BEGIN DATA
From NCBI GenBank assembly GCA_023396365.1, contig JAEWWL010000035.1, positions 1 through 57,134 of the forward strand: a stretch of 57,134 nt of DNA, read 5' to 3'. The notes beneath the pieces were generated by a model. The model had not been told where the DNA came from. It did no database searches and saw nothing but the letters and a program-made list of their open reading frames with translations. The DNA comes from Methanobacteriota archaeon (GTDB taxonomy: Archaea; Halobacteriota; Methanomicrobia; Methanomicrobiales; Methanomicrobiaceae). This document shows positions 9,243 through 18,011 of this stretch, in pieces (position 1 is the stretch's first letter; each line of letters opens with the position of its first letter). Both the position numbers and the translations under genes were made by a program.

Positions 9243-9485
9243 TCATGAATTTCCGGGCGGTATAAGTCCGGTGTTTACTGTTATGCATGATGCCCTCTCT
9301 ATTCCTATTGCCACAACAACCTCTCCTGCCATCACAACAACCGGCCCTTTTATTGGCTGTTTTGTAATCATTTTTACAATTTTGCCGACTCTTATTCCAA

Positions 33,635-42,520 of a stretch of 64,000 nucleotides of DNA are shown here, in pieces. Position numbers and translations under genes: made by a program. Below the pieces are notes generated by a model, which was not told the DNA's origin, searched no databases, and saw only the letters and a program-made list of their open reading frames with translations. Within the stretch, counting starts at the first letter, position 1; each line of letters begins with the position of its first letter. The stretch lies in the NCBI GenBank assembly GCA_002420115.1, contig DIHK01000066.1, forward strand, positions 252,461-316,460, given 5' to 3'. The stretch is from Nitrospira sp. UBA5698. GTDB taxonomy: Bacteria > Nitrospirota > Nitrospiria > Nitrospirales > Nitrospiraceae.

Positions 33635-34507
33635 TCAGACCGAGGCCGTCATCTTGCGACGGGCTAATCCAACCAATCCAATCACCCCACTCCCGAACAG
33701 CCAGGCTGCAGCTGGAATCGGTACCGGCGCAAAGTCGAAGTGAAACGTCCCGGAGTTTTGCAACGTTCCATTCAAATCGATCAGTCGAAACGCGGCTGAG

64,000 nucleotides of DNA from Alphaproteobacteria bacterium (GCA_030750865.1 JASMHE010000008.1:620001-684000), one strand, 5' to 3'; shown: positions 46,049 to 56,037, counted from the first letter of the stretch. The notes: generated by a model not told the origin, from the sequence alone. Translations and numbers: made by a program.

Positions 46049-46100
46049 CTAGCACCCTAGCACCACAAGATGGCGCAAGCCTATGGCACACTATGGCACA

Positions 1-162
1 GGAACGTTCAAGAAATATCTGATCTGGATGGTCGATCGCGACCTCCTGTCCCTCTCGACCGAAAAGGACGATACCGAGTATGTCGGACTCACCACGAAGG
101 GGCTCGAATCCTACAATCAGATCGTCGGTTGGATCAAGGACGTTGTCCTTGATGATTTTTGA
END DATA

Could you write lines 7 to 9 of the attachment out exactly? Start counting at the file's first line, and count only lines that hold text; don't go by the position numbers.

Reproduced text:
33635 TCAGACCGAGGCCGTCATCTTGCGACGGGCTAATCCAACCAATCCAATCACCCCACTCCCGAACAG
33701 CCAGGCTGCAGCTGGAATCGGTACCGGCGCAAAGTCGAAGTGAAACGTCCCGGAGTTTTGCAACGTTCCATTCAAATCGATCAGTCGAAACGCGGCTGAG

64,000 nucleotides of DNA from Alphaproteobacteria bacterium (GCA_030750865.1 JASMHE010000008.1:620001-684000), one strand, 5' to 3'; shown: positions 46,049 to 56,037, counted from the first letter of the stretch. The notes: generated by a model not told the origin, from the sequence alone. Translations and numbers: made by a program.